These are the foundational design concepts and constraints that can help inform design decisions. The core considerations for GitHub Desktop include platform differences and relationships to Primer Web guidelines.


The color scheme file is the only element inherited directly from Primer CSS. For the most part, Deskotp uses the same palette as Primer CSS, with a few exceptions:

  • Use blue for the primary buttons (rather than the green buttons on
  • Use blue for tab underlines (orange is used on

Dark mode

GitHub Desktop has a dark mode users can choose in their app preferences. It's displayed using a theme that essentially converts all the elements to their dark mode equivalents.


GitHub Desktop uses octicons, but doesn't inherit updates, instead they're duplicated into the Desktop code base. There are icons that are unique to Desktop:

  • Stash: Uses the octicon for ‘modified’ but made to appear stacked
  • Commit co-author: Person with plus sign
  • Avatar default: The old version (a filled in silhouette with rounded container) is used instead of the newer outlined style due to the context
  • Force push icon: Push arrow with outline of two more arrows to make it look more extreme
  • Repo force push: Repo with arrow with triple outline above

Some older octicons have also been used in the illustrations (check mark, question mark, ufo with speech bubble with telescope, planet with thumbs up).


GitHub Desktop has its own set of illustrations, which were adopted from a previous GitHub Universe with a space theme. Illustrations primarily show up in the welcome wizard and empty states for lists areas. Because Desktop has a dark mode, hard-coded colors need to look good on either white or dark gray backgrounds. They are composed of 1 or 2 swatches that get swapped out with a css invert filter on. If a shadow is included in the illustration, it needs to be translucent.

All of the illustrations can be found in the desktop repo.


Desktop is built using Electron, which allows it to be cross-platform. With Electron, it’s possible to implement anything that can be implemented on, and more. For example, in the future, multiple desktop windows could be part of the app experience. Though Electron enables a cross-platform app, there are a few key differentiating features between macOS and Windows that need to be considered when designing for GitHub Desktop.

Button order

Button order on macOS

The secondary button is always on the left, whether it’s the default or cancel, and the primary action is on the right. This is aligned with the Primer guidelines used on

Example: "Cancel | Let’s Do This"

Button order on Windows

The default button is always on the far right and the primary action is on the left. This differs from the Primer guidelines and should be taken into consideration for Windows users.

Example: "Let’s do this | Cancel"


Capitalization on macOS

Title case is used for headlines and buttons. This is different from Primer guidelines, so it needs to be taken into consideration.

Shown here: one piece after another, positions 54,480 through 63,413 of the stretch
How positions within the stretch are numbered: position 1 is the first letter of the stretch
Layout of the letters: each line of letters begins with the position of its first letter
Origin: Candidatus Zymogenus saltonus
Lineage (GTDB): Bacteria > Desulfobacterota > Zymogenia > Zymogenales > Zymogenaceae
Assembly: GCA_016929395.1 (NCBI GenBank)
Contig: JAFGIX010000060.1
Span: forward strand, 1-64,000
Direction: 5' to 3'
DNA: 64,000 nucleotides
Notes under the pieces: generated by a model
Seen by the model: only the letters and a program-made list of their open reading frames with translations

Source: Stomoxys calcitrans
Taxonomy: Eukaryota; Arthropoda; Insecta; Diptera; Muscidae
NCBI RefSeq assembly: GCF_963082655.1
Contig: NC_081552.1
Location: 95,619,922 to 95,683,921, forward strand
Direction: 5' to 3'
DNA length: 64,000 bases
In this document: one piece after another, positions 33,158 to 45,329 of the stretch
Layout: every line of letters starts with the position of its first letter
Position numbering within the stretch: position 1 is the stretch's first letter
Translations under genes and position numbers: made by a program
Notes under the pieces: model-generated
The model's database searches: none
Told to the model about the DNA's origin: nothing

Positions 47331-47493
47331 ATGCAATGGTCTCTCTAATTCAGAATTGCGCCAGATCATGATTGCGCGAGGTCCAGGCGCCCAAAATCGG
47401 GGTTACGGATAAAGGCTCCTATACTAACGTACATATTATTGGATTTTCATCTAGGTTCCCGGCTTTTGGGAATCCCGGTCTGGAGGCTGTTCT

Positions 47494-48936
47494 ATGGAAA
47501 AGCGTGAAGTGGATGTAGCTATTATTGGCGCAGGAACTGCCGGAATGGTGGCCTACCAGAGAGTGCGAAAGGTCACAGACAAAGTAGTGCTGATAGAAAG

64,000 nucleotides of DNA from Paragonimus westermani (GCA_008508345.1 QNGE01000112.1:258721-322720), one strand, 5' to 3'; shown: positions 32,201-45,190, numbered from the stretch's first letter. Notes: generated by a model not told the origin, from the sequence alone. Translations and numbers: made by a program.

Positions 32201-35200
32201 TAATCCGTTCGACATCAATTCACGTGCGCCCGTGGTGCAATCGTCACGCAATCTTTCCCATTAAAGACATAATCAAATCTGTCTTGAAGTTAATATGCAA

Example: "Current Repository"

Capitalization on Windows

Sentence case is used for headlines and buttons, which is aligned with Primer guidelines.

Example: "Current repository"

The menu bar on macOS sits at the top of the screen, disconnected from the GitHub Desktop window. The system menu bar is used.

The menu bar on Windows sits directly on top of the GitHub Desktop UI, with no separation or ability to disconnect it. The menu bar is a custom design, so when considering changing elements in the topbar (the top of the Desktop interface), consider the Windows menu bar in relation.

Relationship to Primer Web

GitHub Desktop's architecture and Primer Web are not compatible. For that reason, Desktop has its own set of components and CSS that leverage Primer Web, and doesn't take advantage of Primer updates to the code directly, with the exception of the color scheme file.


GitHub Desktop uses a 10 pixel grid (different from the 8px grid used by Primer). Changing the spacing scale has been considered and is documented in this PR.

System Elements

The following UI elements use system-generated code that has not been customized or styled:

  • Context menus
  • Tooltips
  • Dropdowns
  • Menu bar on macOS (Windows uses a custom menu bar)


GitHub Desktop uses system fonts. When creating design mockups for GitHub Desktop, consider that:

  • In Figma, use macOS fonts (Primer Web defaults) for mocking up designs, unless the feature is Windows-specific.
  • Windows' system font is Segoe UI, and type styles for Windows are included in the Figma library to make it easy to switch from SF Pro to Segoe to show the difference between Mac and Windows screens. Segoe UI reads a little smaller and tighter, so it may be worth adjusting the point size to make it feel consistent with macOS.
  • Styles and sizes follow the same guidelines as Primer Web, with the addition of text-x-small (11pt and used for all small, secondary text).

Download Segoe UI (Mac only)